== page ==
38. Vox AC4TV Mini, (top/panel), (box/manual). Modern update of the cherished '61 Vox AC-4, which was the bottom of the AC line but still a fine amp in its own right. I've only had one original AC-4. They're fairly scarce in the States and very expensive for a 4-watter. Enter the AC4TV, which captures the vibe and tone of the original with its all-tube Class-A design in a small TV-front combo. A very simple design, it features a 12AX7 preamp tube, and an EL34/ECC83 power tube, with just a volume control, tone (which acts more like a treble cut), and output level switch. The OP Level is a feature that really sets this amp apart from most of these low-powered tube combos, and is switchable from 4W to 1W to 1/10W, which allows you to get full power tube saturation at the proper listening level. You might not think this is necessary with a 4W amp but cranked all the way, you're going to annoy some people. Crank it back to 1W, or if that's still too loud, 1/10th of a watt. Carr had this same idea with the Mercury years earlier, and I was surprised at how loud 1/10 of a watt actually was. It also features a 16 ohm external speaker out in case you want to run into a separate speaker cab. I played this through a Marshall 4X12 and the sound was huge. The look is unmistakable Vox with diamond grill cloth, classic white covering, top vent, Vox dog bone handle, and pointer style control knobs. Full more info check out Voxamps.com. Here's a few YouTube clips (clip1) (clip2) and a cool one with a memory man for "The Edge" type tone (clip3). List price is $350 but I have a few of these, new in the box, for just $179.
39. Vox Pathfinder 10 Combo Mod. V9106, (panel), (top), (back). One of the cutest Vox's you'll see. At 10 watts through a 6.5" Vox Bulldog, the sound is far from cute and this would make an excellent backstage amp, studio amp, or it looks nice enough that it wouldn't look out of place in the family room. The Pathfinder 10 features controls for Gain, Volume, Treble and Bass while a Gain Boost switch increases preamp drive so the amp can deliver traditional VOX clean sounds as well as modern high gain distortion. One of the things that really grabbed me with this amp is a cool natural compression which works great on country licks and chicken pickin'. It also has an excellent overdrive channel which sounds much bigger than this little amp looks. Check it out on a YouTube demo here. Other features include a jack that doubles as a Headphone or a specially-filtered Line output. It also boasts classic VOX styling with diamond grill cloth, Vox dogbone handle, white piping, gold trim plate, basket-weave vinyl, and pointer style control knobs. For more info and manual click here for Vox. Offered in mint condition for $59.
1. 1966 Jensens C12R, I can only find one of these so one available. Barely used and beautiful shape. Removed from a closed-back Cordovox accordion amp cabinet that looked as if had never been used which is likely if the owner never had the "brain" that worked this complicated unit. These are the real deal, 41 years old, made the 14th week of 1966 and are original spec for Ampegs of the era including Jet, Reverbojet, and Reverberocket - or would be an excellent choice for many other vintage amps compared with most new replacement Jensens. Look on Gbase (link) and you'll see these reconed for $125-$150 each. These are original cone, beautiful shape, and priced at just $99/each (only one available).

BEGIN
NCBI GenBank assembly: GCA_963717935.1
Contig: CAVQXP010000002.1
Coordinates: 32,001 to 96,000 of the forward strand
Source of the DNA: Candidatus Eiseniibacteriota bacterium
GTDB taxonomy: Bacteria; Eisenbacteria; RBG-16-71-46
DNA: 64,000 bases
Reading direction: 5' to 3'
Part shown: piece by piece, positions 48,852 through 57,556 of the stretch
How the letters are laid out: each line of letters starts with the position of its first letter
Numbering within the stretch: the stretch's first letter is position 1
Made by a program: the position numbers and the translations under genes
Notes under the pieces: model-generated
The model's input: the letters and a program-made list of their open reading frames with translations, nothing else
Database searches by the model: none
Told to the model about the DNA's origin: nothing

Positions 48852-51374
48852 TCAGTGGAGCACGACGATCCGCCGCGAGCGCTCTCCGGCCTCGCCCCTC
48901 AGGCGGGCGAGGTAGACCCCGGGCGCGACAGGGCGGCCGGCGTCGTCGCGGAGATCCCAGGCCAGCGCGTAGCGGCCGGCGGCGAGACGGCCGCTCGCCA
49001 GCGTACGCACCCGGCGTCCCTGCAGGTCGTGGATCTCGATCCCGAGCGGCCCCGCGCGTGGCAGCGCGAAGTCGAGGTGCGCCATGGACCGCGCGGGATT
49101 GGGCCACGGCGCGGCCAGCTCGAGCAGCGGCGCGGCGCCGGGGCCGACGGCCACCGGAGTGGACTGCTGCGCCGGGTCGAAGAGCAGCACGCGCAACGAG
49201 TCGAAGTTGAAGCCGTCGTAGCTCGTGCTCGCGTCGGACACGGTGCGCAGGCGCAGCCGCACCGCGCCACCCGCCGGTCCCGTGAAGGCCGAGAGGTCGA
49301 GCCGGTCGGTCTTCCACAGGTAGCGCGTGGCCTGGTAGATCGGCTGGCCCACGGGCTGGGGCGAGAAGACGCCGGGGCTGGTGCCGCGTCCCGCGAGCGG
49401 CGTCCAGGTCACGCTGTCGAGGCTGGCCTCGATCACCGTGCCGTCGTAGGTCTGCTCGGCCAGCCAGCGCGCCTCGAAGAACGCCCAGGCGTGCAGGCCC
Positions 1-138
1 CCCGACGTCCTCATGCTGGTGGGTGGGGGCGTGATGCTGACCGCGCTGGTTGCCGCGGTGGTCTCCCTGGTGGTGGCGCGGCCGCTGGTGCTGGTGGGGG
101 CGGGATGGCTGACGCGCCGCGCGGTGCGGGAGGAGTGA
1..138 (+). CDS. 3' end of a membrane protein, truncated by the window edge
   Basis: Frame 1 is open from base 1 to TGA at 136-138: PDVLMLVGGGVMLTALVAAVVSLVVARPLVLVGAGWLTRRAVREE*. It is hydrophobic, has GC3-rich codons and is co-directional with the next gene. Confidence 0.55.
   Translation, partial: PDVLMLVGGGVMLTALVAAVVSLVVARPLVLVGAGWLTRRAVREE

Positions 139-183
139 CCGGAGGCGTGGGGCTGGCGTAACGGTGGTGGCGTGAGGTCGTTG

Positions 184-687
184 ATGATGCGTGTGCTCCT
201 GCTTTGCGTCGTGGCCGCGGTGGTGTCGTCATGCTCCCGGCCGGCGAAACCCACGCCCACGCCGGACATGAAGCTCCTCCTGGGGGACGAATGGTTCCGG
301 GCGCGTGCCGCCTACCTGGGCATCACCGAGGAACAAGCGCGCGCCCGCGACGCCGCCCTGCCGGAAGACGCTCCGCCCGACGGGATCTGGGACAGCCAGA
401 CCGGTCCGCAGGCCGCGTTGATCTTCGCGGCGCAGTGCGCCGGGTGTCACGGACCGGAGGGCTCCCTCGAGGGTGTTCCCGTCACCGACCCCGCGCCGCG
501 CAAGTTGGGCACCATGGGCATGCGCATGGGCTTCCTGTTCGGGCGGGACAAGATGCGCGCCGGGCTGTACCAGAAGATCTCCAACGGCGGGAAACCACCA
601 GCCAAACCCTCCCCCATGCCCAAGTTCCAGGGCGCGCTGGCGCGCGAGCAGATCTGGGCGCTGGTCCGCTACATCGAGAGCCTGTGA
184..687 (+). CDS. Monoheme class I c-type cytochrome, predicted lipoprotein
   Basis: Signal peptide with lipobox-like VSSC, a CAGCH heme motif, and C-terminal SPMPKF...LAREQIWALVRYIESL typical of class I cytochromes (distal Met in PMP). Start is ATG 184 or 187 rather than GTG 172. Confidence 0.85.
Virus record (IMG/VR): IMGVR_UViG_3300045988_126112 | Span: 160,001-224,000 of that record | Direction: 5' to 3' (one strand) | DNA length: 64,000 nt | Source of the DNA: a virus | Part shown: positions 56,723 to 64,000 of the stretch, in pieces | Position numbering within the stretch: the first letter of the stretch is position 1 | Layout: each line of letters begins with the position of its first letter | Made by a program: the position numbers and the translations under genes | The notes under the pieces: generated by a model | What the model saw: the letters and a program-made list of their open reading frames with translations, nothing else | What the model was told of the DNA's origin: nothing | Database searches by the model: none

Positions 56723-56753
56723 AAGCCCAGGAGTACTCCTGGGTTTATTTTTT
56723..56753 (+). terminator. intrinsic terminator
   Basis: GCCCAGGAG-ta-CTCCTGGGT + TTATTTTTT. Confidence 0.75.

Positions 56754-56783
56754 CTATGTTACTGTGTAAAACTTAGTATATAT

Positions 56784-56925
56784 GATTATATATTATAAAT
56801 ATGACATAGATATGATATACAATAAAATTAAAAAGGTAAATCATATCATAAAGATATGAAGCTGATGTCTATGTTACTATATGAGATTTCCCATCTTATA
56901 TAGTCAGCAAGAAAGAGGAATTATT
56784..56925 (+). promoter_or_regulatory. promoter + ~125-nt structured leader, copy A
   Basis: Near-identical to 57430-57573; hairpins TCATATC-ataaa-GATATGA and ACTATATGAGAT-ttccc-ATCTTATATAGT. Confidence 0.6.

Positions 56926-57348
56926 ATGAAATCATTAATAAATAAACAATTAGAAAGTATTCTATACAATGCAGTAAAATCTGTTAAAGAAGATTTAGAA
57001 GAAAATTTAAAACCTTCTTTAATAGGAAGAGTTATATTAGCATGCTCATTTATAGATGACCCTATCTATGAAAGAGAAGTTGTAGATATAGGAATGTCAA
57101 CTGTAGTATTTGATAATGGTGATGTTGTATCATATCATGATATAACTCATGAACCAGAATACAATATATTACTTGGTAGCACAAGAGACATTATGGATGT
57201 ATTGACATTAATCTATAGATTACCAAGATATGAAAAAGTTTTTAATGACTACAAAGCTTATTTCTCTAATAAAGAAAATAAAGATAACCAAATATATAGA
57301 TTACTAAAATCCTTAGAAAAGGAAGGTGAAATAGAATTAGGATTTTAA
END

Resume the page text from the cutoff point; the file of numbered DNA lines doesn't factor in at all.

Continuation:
2. Jensen P12Q Speaker in Crate Cabinet, (stock pic). Vintage Alnico 12" speaker to upgrade your combo or, if you need it, use with the Crate amp cabinet for an inexpensive extension cabinet. Rated at 40W and can handle 80W musical power. This is the 8 ohm version which will work well for many amps with either an 8 ohm output - or if paired with a combo's 8 ohm internal speaker for a 4 ohm load. Mounted in an old Crate combo box, with an input jack nicely installed on the cabinet. The speaker alone sells for $121. The Jensen is in clean shape with very little use and going for $99 with the cabinet.
3. EVM 12L in Cab, (pic2), (pic3), 8 ohms, rated at 200W so you're not going to blow it and served up in a Peavey Futura cab - with an EVM Series II 12L, with removable back for open/closed back operation. Nice compact design and this one even includes rack rails for rackmount transport. Put this with a boogie MK series head and you have the essence of a Boogie combo in two lighter packages. $199.
4. Celestion G12M Greenback and G12H30 70th Anniversary Pair. With the warmth of the 25W Greenback and the focused, tight bottom of the G12H 30W Anniversary, these speakers really complement each other and are paired by several manufacturers. With the Greenback at 16 ohms and the Anniversary at 8, you're looking at a load of 12 ohms, wire in series, so I'd recommend the 16 ohm setting on your amp. Both of these speakers are perfect for low-mid powered amps, providing some speaker break-up at 25/30 watts compared to a 75w or 90W speaker which has to be played at ear-bleeding levels to break up. There is a proliferation of budget combo's, nearly all having a major weak spot with the speaker. $105 for the G12H; $89 for the Greenback.
5. 1984 Celestion G12T-75. UK made, from Marshall's JCM800 era, works perfectly, 15/16 ohm. If you're restoring an old Marshall, you'll want the right speaker and this one is less than a new Chinese model at $95.
6. Celestion G12M-70. A classic in the Celestion catalog for decades. 8 ohms, nice shape, works perfectly. $50.
7. 1972 CTS 10" 8 ohm Speakers. Very clean pair of CTS 10's for various Fender amps such as Vibrolux Reverb and Super Reverb, or sounds good in any Fender with a 10". Original cones in very nice vintage condition. CTS manufactured in '72, 42nd week (137 7242), manufactured for Fender (064121). One of these works perfect, the other doesn't meter but there is no scratchiness if you press in the cone so it may not need a recone. If you need original equipment to restore your valuable vintage Fender amp, here's a nice pair: $125 for the working speaker, $50 for the one that needs attention, possibly a recone.
8. Fender 12" Speaker, from Hot Rod Deluxe, good shape, $39
9. New Crate 12" Speaker, very good quality replacement speaker, Eminence made, 50W, heavy voice coil, 8 ohms, new in the box and never installed, $35.